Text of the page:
The Age of Your Penny Matters in Keeping Your Flowers Alive
Tricks for making flowers stay fresh and look good are a dime a dozen. Whatever wives' tale you've fallen back on to keep your blooms looking fresh-cut and lively, the aim of all of them is the same: to keep the bacteria, yeasts, and fungi that suck the life right out of your flowers from growing in their water. Some say a little shot of vodka will get the job done; others argue that aspirin is the answer. Bleach, apple cider vinegar, and even hairspray have also been touted as flower-savers.
But the cheapest way to keep your Easter flower arrangement, fresh-from-the-garden blossoms, or Mother's Day bouquet looking fresh? Dropping a copper penny into the vase.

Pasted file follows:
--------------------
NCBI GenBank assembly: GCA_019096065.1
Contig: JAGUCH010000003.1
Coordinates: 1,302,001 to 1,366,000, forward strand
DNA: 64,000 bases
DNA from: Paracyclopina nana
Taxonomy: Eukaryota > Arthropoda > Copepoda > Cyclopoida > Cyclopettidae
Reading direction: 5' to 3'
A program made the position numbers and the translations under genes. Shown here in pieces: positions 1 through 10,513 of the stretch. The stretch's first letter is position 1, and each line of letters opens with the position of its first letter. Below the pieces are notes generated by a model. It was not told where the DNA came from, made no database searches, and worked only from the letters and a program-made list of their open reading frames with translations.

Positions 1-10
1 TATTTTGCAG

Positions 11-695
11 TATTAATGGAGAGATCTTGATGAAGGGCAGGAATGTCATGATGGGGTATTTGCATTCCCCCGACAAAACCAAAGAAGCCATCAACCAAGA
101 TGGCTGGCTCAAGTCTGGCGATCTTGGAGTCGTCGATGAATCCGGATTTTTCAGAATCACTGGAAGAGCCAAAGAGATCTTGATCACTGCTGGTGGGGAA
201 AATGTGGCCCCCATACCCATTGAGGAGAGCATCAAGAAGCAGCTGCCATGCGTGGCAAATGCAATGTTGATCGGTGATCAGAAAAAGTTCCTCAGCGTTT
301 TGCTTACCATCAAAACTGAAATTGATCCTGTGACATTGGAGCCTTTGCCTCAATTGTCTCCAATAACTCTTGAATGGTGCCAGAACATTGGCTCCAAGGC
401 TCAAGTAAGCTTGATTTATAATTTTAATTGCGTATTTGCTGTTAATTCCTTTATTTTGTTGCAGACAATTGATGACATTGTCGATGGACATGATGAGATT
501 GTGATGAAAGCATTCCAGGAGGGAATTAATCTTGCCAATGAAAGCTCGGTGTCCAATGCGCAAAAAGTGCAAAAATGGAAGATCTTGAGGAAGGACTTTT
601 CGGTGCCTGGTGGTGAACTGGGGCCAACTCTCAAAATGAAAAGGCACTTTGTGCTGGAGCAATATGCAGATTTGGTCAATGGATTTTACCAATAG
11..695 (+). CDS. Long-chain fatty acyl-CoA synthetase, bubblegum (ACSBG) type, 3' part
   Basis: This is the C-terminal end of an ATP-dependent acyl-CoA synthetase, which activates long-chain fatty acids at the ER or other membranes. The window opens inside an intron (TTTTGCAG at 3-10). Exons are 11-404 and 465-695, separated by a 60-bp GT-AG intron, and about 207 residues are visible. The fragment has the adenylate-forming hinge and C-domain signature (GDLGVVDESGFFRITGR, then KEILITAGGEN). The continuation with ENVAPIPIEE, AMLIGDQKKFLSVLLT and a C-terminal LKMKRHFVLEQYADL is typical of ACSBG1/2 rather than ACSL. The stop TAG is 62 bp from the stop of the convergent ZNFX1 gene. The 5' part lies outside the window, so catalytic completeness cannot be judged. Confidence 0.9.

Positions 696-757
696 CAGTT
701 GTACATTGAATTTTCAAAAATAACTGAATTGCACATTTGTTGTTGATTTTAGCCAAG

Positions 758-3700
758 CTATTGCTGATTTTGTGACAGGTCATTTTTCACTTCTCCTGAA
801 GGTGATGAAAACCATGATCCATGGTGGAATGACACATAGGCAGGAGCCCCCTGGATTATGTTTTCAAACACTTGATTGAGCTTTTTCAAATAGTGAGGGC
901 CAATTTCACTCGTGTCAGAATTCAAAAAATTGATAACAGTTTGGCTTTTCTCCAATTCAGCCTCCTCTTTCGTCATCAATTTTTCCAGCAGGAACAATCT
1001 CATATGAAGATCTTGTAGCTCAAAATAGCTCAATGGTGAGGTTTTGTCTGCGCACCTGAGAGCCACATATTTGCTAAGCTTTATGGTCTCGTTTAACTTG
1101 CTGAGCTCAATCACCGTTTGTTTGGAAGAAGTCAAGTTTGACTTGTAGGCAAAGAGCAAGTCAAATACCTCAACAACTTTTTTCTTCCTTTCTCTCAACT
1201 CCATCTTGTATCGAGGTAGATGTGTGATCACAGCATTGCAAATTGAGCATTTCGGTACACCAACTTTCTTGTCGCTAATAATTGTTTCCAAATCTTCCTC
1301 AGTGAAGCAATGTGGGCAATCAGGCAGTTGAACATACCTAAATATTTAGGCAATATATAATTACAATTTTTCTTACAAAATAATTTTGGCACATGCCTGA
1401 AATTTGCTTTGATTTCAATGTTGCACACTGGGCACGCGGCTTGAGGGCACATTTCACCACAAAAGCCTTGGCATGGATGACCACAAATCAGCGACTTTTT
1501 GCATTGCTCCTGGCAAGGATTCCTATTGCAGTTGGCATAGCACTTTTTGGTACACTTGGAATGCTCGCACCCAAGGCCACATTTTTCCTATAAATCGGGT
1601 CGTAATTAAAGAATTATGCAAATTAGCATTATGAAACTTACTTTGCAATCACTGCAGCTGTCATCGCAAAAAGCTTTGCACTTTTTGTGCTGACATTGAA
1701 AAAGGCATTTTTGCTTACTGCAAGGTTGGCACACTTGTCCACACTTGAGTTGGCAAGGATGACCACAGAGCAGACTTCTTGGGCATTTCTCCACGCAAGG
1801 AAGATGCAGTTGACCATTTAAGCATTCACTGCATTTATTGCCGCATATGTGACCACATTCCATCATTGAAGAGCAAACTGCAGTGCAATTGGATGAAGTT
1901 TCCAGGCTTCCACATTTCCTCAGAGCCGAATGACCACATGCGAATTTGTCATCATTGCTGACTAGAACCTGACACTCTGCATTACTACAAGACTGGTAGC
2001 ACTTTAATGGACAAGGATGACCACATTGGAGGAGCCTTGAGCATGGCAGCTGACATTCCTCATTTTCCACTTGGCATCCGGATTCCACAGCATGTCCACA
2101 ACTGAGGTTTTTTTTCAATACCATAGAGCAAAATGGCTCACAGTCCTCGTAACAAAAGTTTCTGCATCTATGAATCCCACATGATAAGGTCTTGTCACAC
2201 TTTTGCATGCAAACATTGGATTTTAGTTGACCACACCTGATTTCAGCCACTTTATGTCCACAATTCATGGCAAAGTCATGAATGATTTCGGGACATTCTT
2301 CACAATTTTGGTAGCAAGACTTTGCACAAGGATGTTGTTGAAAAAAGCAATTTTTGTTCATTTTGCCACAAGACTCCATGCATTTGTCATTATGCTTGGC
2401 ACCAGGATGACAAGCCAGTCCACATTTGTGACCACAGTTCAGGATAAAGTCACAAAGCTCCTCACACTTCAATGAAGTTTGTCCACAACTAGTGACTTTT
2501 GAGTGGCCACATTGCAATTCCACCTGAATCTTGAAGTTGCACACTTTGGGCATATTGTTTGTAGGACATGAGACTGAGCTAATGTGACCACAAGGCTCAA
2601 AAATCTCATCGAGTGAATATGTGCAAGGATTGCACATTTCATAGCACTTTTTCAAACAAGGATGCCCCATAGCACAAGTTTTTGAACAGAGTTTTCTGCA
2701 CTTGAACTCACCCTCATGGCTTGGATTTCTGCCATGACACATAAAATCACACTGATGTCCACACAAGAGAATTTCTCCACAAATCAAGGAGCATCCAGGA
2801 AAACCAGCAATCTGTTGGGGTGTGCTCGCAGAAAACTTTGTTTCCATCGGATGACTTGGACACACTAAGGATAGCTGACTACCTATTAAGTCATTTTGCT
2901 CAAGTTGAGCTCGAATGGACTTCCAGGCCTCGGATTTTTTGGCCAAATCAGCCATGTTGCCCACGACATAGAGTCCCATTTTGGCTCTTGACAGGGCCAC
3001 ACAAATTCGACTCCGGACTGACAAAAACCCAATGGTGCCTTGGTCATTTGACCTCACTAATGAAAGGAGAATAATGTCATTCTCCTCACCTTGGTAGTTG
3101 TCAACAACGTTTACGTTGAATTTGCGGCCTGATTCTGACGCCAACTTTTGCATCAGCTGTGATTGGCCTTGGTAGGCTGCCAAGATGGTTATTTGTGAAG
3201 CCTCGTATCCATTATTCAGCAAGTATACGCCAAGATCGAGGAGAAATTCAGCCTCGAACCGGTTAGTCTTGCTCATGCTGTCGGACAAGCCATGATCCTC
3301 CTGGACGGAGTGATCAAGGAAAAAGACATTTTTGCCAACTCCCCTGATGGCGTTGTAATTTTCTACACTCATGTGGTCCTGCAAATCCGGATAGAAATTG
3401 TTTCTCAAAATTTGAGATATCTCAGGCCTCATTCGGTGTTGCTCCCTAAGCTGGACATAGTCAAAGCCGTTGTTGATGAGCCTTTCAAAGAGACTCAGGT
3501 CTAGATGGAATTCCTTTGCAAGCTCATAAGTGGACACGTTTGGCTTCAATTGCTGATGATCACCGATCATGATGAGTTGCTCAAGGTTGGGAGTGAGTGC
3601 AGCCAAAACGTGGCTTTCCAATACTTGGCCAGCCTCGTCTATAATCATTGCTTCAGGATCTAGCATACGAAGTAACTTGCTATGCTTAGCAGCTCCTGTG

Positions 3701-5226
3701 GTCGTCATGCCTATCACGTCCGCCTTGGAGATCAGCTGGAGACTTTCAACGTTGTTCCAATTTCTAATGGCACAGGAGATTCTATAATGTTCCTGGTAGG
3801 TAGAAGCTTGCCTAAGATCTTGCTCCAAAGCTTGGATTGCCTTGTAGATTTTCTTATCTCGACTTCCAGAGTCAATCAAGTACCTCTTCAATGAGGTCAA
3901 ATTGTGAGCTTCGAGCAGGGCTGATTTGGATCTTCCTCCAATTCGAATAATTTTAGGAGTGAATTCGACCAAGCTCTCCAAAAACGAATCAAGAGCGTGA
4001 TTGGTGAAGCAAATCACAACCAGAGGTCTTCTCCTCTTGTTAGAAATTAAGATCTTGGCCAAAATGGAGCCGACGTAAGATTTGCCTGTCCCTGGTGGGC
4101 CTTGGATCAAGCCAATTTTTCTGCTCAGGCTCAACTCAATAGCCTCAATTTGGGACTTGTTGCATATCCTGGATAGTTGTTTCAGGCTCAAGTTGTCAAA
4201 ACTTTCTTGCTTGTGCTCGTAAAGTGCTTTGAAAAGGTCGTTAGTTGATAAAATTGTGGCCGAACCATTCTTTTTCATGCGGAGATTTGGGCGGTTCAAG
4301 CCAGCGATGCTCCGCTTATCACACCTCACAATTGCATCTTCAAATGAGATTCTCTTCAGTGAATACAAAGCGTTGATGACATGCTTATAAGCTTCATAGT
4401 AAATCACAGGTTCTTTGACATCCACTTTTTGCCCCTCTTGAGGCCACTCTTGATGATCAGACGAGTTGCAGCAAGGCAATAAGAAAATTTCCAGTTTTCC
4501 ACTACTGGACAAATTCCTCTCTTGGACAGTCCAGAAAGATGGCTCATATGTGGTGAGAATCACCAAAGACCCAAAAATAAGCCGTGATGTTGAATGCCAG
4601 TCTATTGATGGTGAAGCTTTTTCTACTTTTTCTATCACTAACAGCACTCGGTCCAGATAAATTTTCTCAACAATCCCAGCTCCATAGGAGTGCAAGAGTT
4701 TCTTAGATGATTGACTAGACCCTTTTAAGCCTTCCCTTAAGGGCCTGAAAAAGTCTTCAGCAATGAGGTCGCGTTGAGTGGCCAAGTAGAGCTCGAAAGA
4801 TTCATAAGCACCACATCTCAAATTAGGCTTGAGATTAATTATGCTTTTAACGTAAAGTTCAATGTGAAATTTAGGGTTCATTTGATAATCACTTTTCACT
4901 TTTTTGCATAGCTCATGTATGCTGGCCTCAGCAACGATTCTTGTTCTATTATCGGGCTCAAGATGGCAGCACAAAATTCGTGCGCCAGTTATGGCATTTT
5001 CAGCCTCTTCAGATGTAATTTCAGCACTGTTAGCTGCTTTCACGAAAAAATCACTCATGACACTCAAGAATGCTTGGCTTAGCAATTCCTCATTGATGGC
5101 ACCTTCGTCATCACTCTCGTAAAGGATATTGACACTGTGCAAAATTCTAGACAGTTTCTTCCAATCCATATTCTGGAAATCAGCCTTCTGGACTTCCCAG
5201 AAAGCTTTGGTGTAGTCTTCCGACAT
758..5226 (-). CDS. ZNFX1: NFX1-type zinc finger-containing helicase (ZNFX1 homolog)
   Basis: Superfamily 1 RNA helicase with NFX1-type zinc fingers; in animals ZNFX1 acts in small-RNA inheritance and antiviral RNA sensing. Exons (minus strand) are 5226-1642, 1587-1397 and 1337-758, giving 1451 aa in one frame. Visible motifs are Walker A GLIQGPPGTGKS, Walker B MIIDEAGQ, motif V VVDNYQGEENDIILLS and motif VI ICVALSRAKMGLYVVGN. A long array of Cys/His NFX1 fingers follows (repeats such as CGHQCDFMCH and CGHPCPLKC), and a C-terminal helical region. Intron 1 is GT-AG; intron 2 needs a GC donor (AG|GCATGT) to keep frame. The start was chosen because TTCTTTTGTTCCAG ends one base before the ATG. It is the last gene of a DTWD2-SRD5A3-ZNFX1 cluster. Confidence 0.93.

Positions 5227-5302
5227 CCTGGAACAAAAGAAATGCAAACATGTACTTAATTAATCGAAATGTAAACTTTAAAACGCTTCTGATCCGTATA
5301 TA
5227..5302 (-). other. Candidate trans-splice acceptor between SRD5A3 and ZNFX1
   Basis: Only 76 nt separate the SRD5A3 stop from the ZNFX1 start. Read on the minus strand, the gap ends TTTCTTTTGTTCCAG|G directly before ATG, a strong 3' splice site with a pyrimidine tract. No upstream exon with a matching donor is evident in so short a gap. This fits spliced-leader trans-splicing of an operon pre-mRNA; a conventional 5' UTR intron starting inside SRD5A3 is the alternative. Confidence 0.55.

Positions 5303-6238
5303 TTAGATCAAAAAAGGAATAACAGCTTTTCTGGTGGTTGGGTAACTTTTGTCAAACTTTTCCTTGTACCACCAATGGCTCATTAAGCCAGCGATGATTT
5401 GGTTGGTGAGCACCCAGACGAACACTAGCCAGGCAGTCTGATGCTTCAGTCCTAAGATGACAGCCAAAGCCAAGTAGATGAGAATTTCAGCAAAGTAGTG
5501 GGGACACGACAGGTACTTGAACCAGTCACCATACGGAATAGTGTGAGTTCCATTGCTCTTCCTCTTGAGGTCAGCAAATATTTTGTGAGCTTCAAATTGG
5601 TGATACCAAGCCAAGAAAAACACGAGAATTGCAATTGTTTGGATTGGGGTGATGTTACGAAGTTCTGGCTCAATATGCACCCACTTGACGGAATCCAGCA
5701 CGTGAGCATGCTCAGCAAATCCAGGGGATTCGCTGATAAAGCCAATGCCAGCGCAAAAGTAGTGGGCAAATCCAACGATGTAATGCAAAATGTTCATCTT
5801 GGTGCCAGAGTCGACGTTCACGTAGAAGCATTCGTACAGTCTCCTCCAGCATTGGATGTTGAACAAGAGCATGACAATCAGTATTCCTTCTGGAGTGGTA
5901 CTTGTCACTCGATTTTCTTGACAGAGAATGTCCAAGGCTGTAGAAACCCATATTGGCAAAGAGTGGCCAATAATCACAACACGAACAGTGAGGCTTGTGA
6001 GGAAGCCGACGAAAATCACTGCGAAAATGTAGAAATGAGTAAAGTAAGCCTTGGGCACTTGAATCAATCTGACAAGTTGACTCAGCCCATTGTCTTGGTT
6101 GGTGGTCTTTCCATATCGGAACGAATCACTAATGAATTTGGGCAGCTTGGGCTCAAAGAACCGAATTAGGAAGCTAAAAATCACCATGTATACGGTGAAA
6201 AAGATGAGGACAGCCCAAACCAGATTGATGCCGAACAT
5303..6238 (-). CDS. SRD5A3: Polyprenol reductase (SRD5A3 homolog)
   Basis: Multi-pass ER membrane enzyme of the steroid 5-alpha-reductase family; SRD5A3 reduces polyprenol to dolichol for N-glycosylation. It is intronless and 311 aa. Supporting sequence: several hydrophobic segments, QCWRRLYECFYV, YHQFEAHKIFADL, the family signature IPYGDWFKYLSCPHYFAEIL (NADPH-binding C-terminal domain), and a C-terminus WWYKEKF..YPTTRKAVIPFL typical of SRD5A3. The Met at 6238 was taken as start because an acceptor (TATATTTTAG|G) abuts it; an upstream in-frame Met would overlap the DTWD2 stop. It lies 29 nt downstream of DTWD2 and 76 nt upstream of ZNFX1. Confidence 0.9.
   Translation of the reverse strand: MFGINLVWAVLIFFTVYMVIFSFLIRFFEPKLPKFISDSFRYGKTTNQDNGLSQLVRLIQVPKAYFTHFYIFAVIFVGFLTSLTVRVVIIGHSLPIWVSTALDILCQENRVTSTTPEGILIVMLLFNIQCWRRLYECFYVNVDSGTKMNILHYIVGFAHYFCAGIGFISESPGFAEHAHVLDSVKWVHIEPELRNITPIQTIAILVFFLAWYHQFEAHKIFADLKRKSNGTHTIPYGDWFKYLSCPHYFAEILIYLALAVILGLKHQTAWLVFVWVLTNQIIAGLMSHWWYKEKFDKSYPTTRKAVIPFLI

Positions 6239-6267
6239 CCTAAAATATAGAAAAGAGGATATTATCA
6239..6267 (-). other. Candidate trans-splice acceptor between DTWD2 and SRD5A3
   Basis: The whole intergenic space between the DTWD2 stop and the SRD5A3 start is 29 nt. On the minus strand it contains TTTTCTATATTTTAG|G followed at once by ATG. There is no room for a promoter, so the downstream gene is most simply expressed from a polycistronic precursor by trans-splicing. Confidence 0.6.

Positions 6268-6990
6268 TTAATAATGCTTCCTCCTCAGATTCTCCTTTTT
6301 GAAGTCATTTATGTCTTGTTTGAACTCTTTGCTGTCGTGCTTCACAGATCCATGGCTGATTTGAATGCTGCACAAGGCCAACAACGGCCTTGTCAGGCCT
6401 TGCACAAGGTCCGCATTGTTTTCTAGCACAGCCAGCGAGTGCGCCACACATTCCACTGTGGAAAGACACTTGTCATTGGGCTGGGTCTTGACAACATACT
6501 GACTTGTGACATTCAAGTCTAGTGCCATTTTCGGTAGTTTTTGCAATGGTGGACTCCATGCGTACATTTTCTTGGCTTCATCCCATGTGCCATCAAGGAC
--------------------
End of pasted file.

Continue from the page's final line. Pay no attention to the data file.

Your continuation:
The reason pennies are considered a smart way to keep flowers alive longer is because copper is a fungicide, so it naturally kills off those pesky bacteria and fungi that are trying to camp out in your flowers' vase and shorten the life span of your stems.
But before you empty out your piggy bank, take note: When it comes to their flower power, not all pennies are created equal.
Pennies minted before 1982 were made of 95% copper, while the pennies we use now—those made after 1982—are made of 97.5% zinc and are given only a thin copper coating. See where this is going?
It follows, then, that the pennies made mostly of copper are better at killing off the fungi and keeping flowers looking fresh longer than the mostly-zinc coins that have just a little copper in their composition.
So there you have it! Spend your new pennies, and save the old ones for preserving your blooms.
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Do you have any tricks for making fresh-cut stems stay alive longer? Share them with us in the comments.